Vietnam ranks way below Thailand and Malaysia in the latest UN’s World Happiness Report.
A new global report measuring contentment based on prosperity, integrity and social support found Vietnamese among the less happy people in the world.
The country ranks 94 out of 155 countries and territories, up two spots from the previous year right after Somalia, according to the World Happiness Report 2017. The report was prepared by the Sustainable Development Solutions Network (SDSN), a global initiative launched by the United Nations in 2012.
Singaporeans were named the happiest in Southeast Asia, at number 26. Vietnam also came behind Thailand (32), Malaysia (42), Philippines (72), Indonesia (81).
The new results could be a surprise to many people as Vietnam has often been described as a happy and optimistic nation. The Happy Planet Index compiled by the U.K.-based think tank New Economics Foundation named Vietnam the fifth happiest place in the world last year.
It should be noted that the World Happiness Report, released on the International Happiness Day on Monday, uses six factors – per capita gross domestic product, healthy life expectancy, freedom to make life choices, generosity, social support and absence of corruption in government or business.
“Happy countries are the ones that have a healthy balance of prosperity, as conventionally measured, and social capital, meaning a high degree of trust in a society, low inequality and confidence in government,” Jeffrey Sachs, the director of the SDSN and a special adviser to the United Nations Secretary-General, said in an interview with Reuters.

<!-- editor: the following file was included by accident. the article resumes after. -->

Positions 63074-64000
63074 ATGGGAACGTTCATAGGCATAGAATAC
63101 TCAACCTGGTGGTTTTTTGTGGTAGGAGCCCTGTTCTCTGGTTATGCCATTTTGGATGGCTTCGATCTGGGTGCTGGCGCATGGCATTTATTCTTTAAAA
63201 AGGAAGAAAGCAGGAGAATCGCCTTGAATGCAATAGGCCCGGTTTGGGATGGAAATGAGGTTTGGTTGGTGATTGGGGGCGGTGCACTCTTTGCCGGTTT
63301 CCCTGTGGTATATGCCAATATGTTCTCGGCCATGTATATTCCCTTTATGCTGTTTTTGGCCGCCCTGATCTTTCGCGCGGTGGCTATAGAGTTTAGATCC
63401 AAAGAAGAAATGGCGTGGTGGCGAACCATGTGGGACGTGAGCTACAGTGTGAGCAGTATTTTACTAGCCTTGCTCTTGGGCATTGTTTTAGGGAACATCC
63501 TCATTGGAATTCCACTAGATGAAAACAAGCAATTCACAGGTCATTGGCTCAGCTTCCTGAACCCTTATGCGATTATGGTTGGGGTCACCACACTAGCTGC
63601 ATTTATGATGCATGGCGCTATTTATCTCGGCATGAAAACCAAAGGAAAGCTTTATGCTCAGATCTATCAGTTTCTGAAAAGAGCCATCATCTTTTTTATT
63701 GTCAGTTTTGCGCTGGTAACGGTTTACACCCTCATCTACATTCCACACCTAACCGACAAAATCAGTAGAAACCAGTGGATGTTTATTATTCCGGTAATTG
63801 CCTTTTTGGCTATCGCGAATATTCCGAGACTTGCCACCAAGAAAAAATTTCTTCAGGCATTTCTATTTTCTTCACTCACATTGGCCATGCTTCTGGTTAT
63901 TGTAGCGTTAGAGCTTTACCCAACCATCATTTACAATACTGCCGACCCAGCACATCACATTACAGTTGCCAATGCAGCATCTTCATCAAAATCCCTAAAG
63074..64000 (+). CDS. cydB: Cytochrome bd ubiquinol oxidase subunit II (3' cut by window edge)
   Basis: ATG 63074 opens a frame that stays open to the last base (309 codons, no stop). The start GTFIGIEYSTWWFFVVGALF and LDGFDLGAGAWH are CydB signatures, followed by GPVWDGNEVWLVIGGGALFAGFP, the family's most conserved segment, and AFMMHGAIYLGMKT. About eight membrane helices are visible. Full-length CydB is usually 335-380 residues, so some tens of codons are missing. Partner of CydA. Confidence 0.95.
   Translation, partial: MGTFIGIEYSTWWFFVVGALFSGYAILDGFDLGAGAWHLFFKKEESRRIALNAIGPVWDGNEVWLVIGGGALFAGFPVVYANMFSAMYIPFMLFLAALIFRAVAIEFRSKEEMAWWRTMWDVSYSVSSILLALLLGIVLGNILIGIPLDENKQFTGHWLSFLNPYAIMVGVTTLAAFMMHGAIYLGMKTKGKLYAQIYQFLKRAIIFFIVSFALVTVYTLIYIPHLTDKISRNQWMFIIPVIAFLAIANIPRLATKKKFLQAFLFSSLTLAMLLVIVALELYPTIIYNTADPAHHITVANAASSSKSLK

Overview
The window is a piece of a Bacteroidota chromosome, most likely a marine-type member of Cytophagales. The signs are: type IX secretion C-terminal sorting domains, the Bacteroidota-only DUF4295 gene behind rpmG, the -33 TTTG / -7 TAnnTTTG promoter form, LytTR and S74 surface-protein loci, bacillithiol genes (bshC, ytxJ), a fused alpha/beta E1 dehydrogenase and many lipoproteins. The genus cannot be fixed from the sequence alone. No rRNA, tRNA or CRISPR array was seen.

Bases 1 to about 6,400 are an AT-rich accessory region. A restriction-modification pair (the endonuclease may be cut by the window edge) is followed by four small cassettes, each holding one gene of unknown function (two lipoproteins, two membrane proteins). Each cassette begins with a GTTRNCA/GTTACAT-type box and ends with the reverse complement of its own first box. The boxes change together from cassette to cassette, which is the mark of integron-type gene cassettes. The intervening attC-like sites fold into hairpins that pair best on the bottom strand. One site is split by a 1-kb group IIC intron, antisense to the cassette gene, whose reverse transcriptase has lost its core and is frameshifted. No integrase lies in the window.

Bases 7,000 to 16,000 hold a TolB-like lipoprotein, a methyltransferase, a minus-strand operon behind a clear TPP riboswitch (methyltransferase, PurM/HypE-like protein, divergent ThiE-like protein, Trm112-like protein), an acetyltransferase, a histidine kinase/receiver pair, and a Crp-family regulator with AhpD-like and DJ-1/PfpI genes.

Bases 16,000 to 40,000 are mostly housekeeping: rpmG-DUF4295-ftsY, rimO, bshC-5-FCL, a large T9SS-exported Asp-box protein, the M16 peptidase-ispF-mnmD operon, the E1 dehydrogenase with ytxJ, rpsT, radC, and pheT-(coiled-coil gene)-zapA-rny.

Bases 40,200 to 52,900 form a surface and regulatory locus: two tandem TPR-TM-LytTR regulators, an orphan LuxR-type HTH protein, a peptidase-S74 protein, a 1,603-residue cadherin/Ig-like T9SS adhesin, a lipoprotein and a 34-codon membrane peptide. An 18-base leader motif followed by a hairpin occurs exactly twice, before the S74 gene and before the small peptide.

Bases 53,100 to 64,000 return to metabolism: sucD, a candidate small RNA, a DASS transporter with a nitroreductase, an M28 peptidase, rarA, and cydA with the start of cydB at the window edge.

The aim of the report, he said, is to provide another tool for governments, business and civil society to help their countries find a better way to wellbeing.
The Nordic nations are the most content. Norway, Denmark, Iceland, Switzerland, Finland, the Netherlands, Canada, New Zealand, Australia, Sweden rounded out the top 10 countries.
South Sudan, Liberia, Guinea, Togo, Rwanda, Tanzania, Burundi, the Central African Republic were at the bottom, along with the conflict-torn Syria and Yemen.
The United States dropped one spot to 14.
Sachs from SDSN said the U.S. is falling in the ranking due to inequality, distrust and corruption. He said economic measures that the Trump administration is pursuing will make things worse.